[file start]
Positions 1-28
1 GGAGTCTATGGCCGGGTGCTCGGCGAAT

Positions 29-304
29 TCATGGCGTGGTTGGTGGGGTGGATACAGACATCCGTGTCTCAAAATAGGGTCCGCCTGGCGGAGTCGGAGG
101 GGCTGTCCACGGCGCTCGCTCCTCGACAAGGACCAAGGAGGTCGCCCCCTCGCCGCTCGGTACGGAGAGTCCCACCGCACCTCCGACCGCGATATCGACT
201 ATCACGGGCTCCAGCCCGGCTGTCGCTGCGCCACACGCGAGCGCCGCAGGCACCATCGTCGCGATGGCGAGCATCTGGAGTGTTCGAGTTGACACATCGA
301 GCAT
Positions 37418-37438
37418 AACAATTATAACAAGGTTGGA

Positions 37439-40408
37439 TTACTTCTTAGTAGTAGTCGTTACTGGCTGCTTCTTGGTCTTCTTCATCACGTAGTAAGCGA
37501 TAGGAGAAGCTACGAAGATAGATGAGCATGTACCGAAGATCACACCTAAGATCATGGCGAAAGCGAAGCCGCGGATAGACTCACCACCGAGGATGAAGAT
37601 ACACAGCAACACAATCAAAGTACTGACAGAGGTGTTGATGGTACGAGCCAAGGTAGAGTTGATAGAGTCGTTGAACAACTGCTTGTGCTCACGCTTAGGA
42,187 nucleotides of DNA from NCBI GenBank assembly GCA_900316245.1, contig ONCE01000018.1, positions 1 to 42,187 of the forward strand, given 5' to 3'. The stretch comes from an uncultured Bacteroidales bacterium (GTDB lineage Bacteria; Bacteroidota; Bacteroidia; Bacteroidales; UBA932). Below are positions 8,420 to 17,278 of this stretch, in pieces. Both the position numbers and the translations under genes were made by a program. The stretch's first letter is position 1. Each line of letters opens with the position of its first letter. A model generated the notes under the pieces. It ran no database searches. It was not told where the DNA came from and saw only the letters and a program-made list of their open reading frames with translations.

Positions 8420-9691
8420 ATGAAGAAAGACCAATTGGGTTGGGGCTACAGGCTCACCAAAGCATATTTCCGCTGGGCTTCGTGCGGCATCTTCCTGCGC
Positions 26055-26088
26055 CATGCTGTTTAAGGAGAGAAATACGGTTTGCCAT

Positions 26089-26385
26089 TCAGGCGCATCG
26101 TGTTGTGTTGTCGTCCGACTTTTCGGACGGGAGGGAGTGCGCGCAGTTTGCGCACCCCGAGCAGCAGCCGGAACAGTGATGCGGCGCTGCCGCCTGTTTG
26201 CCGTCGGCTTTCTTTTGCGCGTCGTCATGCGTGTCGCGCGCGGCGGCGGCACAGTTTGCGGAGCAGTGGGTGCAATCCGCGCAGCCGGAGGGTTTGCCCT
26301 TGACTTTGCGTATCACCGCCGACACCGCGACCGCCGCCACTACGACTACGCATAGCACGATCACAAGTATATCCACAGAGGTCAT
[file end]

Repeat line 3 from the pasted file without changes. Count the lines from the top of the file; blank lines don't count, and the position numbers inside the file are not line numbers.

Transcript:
Positions 29-304